Actor, writer, director Oscar Kightley, fresh from playing an emotionally stunted cop in TV3's Harry, has made a documentary about the Chinese zodiac. He explains why he's always been a spiritual seeker.
1.The Chinese zodiac? How far from bro'Town can you get?
My philosophy in life is to keep them guessing. I don't like to be pigeonholed and I think it's good to not let people get too settled with you. Mostly for work, though, I just do what's interesting and cool and I've been into the zodiac for years. My mate Elizabeth told me about it years ago and how I was born in the year of the rooster, and the more I learned I saw I did resonate with that. Roosters are cocky, even boastful, they feel important within themselves but they're also hung up inside. It's been around for 5000 years and I think there could be something to it.
2. How does it fit with the beliefs of a Samoan who grew up going to church?
I consider life a constant process, the making sense of it all. I liked Sunday School as a kid and I'm really glad I had that grounding of actually learning right from wrong. I don't think you settle on one answer in life.
Have I been looking for the answers? Constantly. As a writer you have to go to those places.
3. Your dad died when you were 4, and you were sent to live in New Zealand with your aunt, uncle and seven cousins. Was church a comfort then?
Not really. It's only in the last five or so years that I've thought about losing my Dad. Real life isn't like TV where people are all externalising their feelings. Most of the time we're quite bewildered and there's no time to sit down and think about it. When I got my arts laureate, (writer) Kate de Goldi on stage talked about she likedhow the stuff I do is quite hopeful. I realised that came from my mum, how she could leave me with another family and hope for the best.
4. How did he die?
He was sick. I don't know what with. I don't know how old he was but mum was only 25. When I think about what an idiot I was at 25 and everything she had to deal with ... It didn't feel that different (being sent to New Zealand). As a kid you just get on with it.
5. Your character Harry was in counselling in the show - have you ever been to a therapist?
Nah, I would like to. I looked online a couple of years ago in a moment of boredom, wondering what psycho-therapists are out there - ha! We're all just trying to figure out who we are.
6. Are you as screwed up as Harry?
Probably. One of my active things to work on this year was my emotional maturity. I know that sounds silly coming from a man of 43 ...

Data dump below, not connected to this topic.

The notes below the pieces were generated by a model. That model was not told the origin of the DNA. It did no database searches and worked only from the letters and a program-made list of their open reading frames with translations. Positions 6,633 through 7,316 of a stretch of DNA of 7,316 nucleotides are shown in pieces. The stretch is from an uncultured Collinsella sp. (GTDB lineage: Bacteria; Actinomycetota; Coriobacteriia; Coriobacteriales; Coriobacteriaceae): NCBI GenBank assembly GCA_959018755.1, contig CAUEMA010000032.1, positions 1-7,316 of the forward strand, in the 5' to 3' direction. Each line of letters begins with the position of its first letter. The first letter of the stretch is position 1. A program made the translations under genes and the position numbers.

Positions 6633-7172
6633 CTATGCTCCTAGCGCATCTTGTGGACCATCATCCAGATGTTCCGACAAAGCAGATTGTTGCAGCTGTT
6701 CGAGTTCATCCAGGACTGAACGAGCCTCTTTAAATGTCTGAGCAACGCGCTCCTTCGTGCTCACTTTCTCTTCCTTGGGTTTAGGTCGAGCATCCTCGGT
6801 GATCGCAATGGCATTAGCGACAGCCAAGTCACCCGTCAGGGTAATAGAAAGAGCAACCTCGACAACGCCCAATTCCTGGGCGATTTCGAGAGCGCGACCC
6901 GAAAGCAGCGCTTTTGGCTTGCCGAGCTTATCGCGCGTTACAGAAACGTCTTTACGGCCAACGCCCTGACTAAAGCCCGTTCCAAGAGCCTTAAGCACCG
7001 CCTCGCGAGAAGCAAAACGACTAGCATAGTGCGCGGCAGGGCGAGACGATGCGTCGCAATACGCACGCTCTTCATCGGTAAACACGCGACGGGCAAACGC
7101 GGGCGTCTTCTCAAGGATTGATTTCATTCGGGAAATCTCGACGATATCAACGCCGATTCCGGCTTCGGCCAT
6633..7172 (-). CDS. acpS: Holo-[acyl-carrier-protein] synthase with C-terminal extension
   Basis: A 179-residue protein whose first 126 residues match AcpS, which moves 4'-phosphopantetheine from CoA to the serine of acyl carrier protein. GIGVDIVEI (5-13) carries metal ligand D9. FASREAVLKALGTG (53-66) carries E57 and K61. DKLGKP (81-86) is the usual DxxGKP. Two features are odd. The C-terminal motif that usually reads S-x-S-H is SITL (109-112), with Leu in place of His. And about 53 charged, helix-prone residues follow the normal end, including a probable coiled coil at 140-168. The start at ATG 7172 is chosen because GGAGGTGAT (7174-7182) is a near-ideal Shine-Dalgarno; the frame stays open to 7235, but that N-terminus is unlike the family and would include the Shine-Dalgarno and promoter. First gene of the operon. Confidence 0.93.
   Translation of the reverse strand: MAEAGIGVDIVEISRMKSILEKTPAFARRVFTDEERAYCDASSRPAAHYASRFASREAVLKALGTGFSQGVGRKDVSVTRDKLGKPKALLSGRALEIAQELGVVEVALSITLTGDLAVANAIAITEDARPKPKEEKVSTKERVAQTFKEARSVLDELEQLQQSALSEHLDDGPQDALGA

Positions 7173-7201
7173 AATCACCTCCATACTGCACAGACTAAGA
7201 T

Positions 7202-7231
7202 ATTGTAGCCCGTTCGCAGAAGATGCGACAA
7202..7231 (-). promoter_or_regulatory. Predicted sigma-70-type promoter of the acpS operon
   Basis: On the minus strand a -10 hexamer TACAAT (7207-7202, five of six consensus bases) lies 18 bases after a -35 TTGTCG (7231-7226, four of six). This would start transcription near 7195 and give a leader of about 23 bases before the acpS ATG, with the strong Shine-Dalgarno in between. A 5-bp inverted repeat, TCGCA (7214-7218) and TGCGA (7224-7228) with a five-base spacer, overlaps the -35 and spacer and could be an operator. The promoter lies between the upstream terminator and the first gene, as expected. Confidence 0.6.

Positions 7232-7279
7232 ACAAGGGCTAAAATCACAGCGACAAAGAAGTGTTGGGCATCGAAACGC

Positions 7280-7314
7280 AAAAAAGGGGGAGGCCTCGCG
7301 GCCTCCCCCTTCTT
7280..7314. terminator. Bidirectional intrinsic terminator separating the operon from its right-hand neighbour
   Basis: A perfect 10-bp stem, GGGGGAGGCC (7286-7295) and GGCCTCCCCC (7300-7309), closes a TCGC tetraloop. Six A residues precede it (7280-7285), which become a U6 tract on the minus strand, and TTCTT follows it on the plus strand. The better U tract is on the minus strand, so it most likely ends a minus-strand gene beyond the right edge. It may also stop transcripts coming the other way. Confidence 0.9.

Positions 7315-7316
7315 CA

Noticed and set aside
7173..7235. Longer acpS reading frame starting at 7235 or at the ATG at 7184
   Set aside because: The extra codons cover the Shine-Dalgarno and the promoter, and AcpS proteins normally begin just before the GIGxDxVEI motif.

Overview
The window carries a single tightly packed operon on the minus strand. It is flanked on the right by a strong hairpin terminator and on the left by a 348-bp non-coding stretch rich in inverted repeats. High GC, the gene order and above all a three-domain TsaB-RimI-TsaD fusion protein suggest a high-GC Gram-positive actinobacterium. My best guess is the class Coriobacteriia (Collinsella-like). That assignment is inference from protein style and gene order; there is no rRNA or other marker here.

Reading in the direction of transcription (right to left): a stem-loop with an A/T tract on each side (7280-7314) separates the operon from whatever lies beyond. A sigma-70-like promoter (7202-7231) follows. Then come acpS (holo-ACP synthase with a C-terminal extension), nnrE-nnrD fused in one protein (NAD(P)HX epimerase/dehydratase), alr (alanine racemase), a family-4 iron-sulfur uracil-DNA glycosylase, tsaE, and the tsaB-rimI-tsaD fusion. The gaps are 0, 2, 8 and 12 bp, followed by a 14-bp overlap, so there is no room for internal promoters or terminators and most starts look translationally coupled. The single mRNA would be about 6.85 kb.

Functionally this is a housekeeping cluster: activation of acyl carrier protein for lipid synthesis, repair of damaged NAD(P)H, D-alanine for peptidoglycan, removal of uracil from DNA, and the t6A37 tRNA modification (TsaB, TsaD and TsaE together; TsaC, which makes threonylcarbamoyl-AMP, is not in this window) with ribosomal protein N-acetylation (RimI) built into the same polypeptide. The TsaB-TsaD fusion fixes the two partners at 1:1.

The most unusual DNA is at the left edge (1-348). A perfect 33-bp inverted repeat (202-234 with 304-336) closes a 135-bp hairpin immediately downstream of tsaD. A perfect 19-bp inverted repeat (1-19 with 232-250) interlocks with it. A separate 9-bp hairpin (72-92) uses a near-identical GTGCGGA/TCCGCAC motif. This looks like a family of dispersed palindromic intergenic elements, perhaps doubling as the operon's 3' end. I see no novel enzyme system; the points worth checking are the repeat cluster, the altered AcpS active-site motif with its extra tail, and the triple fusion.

7. What's your best Sam Neill story?
Early on in our short history I was giving a talk in Wanaka and he came and watched and invited me to his house in Queenstown. I thought that was just down the road but it was f***ing miles away. I'm thinking 'Sam Neill! What am I going to say to him? This road is taking forever.' So I made small talk about The Tudors that he was in and how great he was but I hadn't really seen it. And I said, what's your character doing?' And he said 'he was killed off in season one.' It was excruciating, but he was a good sport about it. We've got the same birthday - September 14.
8. Are you happily single at 43?
I don't know! I'm quite single-minded in my focus and it's never been a thing for me. It's not one of my drivers in life. How many times have I been in love? I couldn't possibly answer that. I don't see how I could come out of that question well.
9.You've spent six months learning to swim - how's it going?
I think I can float now. I do it but it freaks me out a bit and then I stand up. Every time I do my classes there are babies learning at the same time and it's so good to see how relaxed they are. I'm not so relaxed. It's nice going to the islands and going out into the water with a drink and standing there and having a look around at all the beautiful trees and flowers and then someone says let's go and get some more beer and you walk back in.
10. It seems like such a Kiwi kid thing to do, to learn to swim?
We have this egalitarian ideal in our society about everyone deserving the same opportunities but in terms of access to those opportunities, it's not the same. In Australia, water safety is pushed with all kids from a young age. We don't have that same emphasis here, despite the fact we live on islands.
11. Your career seems kind of golden - Naked Samoans, TV presenting, you've written lots of plays and then five years of bro'Town: what was your lowest point?
The first play I wrote on my own, Dawn Raids, was savaged by the Herald. Bernadette someone it was. I almost stopped writing for a year after that. I remember sitting on my old ma's bed when I read it. She didn't read it. It was good in that the Naked Samoans grew out of that, out of a year of being in a funk and doing nothing.
12. What's the biggest misconception about you?
That I'm funny. I always feel a real pressure because people are looking at me waiting for me to be funny and I have to dredge something up.